theremin

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theremin

(thĕr`əmən), one of the earliest electronic musical instruments, invented (1920) in the Soviet Union and named for its creator, Leon ThereminTheremin, Leon
, 1896–1993, Russian engineer and inventor, b. St. Petersburg as Lev Sergeyevich Termen. He studied and worked in his native city, attending its university and conservatory and directing a lab at one of its technical institutes, where he invented the
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. A forerunner of the synthesizer, it consists of a wooden box fitted with two radio-frequency oscillators and two metal antennas, a vertical rod on the instrument's right and a horizontal ring on its left. The player moves the hands in the air around the antennas without touching them, creating changes the antennas' electromagnetic fields. The right hand controls the pitch, the left hand, the volume. The sine-wave tones that are produced are then amplified and fed into a loudspeaker.

The theremin's sound has been described as like that of a violin but more spooky and otherworldly. While some classical composers have written for the instrument, e.g., Henry CowellCowell, Henry Dixon
, 1897–1965, American composer and pianist, b. Menlo Park, Calif., largely self-educated, studied musicology in Berlin (1931–32). Cowell experimented with new musical resources; in his piano compositions he introduced the tone cluster, played with
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 and Edgard VarèseVarèse, Edgard
, 1883–1965, French-American composer. In Paris he first studied mathematics and science but became more interested in music. He then studied composition with Roussel and D'Indy at the Schola Cantorum and with Widor at the Conservatory.
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, it has been used more frequently in film soundtracks—where its eerie, swooping tones can create an atmosphere of unease or strangeness—and by such rock groups as The Beach Boys, Led Zeppelin, and Radiohead.

Bibliography

See S. M. Martin, dir., Theremin: An Electronic Odyssey (DVD, 1995, rereleased 2001).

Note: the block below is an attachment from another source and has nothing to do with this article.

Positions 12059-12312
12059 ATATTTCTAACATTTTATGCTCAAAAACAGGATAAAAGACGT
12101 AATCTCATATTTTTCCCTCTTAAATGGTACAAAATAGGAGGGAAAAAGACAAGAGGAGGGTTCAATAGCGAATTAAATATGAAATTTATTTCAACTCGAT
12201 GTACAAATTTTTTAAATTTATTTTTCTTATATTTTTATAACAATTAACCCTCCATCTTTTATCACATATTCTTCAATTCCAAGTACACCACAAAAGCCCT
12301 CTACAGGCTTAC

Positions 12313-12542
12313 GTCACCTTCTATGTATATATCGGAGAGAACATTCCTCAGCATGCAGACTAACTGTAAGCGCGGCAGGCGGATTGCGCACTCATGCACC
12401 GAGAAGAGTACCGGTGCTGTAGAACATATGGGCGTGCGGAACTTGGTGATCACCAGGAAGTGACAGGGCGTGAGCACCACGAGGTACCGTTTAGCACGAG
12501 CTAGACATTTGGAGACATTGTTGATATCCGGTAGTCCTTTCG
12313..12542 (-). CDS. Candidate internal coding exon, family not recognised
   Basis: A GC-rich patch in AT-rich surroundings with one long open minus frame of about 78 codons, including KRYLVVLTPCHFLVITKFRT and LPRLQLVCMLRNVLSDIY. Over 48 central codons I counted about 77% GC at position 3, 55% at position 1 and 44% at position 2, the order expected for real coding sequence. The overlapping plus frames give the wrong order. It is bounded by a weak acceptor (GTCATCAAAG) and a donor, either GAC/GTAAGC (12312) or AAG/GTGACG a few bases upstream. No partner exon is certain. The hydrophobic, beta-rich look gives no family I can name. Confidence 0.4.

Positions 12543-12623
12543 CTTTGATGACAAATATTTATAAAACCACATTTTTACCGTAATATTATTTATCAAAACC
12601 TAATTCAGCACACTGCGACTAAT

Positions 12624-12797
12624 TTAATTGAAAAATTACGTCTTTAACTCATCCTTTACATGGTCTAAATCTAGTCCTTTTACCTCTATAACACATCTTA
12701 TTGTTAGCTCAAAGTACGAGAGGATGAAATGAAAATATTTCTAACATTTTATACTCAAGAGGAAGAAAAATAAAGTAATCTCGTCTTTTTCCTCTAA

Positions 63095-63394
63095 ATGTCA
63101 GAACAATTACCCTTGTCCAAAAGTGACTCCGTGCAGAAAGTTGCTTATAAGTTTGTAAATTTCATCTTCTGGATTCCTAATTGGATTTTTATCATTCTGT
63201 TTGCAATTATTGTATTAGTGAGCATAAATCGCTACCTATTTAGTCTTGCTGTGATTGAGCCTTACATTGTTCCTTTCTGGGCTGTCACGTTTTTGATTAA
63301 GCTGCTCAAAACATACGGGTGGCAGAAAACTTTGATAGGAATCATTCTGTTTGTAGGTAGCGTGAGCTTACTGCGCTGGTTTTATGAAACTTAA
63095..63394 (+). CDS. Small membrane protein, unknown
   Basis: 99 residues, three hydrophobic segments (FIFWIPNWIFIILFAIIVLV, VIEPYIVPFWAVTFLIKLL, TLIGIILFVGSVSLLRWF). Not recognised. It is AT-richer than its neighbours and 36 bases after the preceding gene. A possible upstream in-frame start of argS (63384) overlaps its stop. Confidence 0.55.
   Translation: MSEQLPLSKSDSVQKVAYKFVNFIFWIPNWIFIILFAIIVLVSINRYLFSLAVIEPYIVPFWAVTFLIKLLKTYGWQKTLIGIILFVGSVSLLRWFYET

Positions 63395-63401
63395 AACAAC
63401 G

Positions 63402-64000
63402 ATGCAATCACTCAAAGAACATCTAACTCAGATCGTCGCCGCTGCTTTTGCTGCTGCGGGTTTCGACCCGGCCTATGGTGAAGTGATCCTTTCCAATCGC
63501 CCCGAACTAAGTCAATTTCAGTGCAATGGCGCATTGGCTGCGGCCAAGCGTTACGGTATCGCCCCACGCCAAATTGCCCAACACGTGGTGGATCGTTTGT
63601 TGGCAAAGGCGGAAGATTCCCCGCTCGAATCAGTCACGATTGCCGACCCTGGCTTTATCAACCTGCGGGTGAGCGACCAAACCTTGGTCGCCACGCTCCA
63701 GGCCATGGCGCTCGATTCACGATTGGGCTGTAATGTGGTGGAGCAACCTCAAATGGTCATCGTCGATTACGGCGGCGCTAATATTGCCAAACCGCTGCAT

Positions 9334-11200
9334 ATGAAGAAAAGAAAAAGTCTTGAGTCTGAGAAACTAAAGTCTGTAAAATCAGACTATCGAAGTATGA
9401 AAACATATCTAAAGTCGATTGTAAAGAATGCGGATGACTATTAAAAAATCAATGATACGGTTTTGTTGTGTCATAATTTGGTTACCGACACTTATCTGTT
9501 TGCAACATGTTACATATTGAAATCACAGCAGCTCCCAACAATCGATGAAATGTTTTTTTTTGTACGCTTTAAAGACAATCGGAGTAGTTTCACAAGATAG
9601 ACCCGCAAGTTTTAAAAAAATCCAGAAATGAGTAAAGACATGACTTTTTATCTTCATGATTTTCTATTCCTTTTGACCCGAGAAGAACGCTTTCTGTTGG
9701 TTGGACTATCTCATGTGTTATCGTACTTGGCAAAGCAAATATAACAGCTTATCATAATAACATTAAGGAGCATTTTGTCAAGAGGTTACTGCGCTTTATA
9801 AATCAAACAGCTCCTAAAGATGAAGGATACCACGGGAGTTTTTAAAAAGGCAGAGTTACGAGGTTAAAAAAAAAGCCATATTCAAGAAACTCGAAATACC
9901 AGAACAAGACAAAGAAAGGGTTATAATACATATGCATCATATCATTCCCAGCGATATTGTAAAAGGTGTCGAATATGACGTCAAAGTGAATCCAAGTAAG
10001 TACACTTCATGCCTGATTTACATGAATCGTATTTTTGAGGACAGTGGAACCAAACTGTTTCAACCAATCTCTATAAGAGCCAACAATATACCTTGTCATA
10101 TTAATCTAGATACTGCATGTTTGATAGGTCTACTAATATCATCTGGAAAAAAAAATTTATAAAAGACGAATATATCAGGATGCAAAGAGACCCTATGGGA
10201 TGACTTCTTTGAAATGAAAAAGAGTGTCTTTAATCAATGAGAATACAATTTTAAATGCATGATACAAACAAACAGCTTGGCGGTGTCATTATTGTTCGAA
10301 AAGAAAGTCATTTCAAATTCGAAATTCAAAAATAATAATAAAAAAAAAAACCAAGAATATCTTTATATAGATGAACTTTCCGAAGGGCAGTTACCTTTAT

Theremin

 

(etherophone), an electrophonic musical instrument, invented in 1921 by the Soviet engineer L. S. Termen. In order to produce a musical tone, the theremin makes use of audio-frequency electrical oscillations produced by a vacuum-tube generator; the oscillations are amplified and then converted into sound by a loudspeaker. An upright, metal rod attached to a metal arc is used to change the frequency and amplitude of the oscillations generated (the pitch and loudness of the sound); the rod and arc serve as the generator’s oscillatory system. The performer controls the theremin by changing the position of the palms of his hands: the hand near the rod controls the pitch, and the hand near the arc controls loudness. The theremin can be made to sound like a violin, cello, flute, or other musical instrument; the timbre of the sound is determined by the operating mode of the generator.

References in periodicals archive ?
Aspiring musicians of Theremin Bollards don't need any musical skills all you need to do is move.
David Young with one of his Theremin Bollards at Yorkshire Sculpture Park 310714DTHEREMIN_04 JULIAN HUGHES
Manual for Playing the Space-Controlled Theremin, 1930 [1929?
The first mention of this work may be found in an affidavit Leon Theremin prepared for the U.
Of the ten works written in the United States, it is significant that four of them employ the theremin.
Performances: Arrangement of first vocalise, Leon Theremin, theremin.
21 First Airphonic Suite for theremin and orchestra (1929).
Though much has been written about Theremin in the popular press and scholarly articles have described and analyzed his accomplishments, Glinsky's meticulously researched book (based on his doctoral dissertation, "The Theremin in the Emergence of Electronic Music" [New York University, 1992]) is the first comprehensive study that covers the whole of Theremin's life and work.
Glinsky explains that Theremin began his career as a researcher shortly after the Russian Revolution.
With the government support and sponsorship that derived from his successful demonstration to Lenin, Theremin toured Russia, Germany, and France.
This approach allows Glinsky to eschew the ubiquitous and shallow portrait of Theremin as a "happy-go-lucky inventor of wild-and-wacky musical instruments, the icon of Hollywood's horror and sci-fi film industry" (p.
What are the confluences and contradictions among the empirical truths that Theremin sought as a scientist and the aesthetic notions that shaped his work as an inventor of musical instruments?